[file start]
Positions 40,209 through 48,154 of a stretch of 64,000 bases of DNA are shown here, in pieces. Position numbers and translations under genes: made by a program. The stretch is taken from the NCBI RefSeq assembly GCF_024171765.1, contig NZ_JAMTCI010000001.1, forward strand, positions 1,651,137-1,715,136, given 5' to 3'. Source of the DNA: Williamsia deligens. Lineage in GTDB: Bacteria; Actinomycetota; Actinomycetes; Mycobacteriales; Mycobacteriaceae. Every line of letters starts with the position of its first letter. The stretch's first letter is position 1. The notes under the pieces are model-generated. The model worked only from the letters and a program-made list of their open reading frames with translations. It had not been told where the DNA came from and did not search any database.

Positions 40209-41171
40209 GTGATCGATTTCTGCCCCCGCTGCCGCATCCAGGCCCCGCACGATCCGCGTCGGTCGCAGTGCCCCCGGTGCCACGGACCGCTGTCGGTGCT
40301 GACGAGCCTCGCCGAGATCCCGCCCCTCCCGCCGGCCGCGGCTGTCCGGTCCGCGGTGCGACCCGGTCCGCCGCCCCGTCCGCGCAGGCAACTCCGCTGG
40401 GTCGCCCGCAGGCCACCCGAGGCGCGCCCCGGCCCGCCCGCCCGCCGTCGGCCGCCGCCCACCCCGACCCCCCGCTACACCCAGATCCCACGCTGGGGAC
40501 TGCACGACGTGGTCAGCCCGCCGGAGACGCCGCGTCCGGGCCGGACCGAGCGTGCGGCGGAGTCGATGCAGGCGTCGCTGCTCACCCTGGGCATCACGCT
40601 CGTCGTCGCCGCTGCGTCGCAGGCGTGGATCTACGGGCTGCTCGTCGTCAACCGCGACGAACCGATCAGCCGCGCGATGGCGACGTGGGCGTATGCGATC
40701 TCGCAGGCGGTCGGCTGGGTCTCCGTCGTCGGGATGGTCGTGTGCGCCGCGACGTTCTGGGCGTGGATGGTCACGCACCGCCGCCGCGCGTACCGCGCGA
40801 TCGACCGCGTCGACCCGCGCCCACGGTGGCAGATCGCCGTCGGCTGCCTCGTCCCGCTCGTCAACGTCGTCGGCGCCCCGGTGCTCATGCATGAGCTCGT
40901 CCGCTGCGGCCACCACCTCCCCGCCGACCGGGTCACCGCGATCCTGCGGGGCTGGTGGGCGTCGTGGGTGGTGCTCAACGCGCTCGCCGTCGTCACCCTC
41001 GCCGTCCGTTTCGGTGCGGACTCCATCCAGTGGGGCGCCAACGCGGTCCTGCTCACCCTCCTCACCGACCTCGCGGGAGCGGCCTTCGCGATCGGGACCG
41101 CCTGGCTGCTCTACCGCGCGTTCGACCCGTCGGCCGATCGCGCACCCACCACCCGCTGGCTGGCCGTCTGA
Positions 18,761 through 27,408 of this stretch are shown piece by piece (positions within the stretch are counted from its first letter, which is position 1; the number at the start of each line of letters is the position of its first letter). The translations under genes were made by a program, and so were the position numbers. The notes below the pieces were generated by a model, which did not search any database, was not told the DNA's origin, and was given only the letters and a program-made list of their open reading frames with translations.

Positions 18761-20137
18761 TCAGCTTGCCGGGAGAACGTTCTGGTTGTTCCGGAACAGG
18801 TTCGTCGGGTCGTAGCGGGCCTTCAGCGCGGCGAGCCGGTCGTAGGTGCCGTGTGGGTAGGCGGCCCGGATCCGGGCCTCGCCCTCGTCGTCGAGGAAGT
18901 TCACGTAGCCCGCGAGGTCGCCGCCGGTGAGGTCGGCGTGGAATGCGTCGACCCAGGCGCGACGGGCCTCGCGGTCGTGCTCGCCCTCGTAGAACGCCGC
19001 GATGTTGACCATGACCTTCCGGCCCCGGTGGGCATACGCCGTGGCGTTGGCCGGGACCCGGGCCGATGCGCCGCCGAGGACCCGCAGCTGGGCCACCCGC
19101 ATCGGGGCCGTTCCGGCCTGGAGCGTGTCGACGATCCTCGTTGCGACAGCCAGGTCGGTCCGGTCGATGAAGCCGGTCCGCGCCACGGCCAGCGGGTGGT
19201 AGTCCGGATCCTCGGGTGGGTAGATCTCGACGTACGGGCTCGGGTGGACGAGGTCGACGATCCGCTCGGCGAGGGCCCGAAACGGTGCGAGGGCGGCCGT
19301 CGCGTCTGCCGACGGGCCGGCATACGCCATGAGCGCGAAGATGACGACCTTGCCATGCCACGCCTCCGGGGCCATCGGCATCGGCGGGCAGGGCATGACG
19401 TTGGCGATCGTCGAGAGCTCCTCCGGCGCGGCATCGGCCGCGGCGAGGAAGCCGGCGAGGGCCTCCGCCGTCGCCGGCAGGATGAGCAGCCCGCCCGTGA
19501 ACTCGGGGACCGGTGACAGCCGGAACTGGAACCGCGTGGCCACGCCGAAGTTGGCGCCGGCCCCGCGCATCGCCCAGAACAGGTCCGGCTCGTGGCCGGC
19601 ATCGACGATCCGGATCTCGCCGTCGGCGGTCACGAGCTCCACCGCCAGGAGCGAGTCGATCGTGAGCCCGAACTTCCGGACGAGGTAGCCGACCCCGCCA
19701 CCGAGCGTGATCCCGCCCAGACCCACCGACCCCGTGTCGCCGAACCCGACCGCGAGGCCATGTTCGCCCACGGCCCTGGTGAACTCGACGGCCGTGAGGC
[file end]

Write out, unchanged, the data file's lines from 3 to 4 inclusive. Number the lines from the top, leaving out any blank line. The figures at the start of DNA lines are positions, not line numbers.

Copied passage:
40209 GTGATCGATTTCTGCCCCCGCTGCCGCATCCAGGCCCCGCACGATCCGCGTCGGTCGCAGTGCCCCCGGTGCCACGGACCGCTGTCGGTGCT
40301 GACGAGCCTCGCCGAGATCCCGCCCCTCCCGCCGGCCGCGGCTGTCCGGTCCGCGGTGCGACCCGGTCCGCCGCCCCGTCCGCGCAGGCAACTCCGCTGG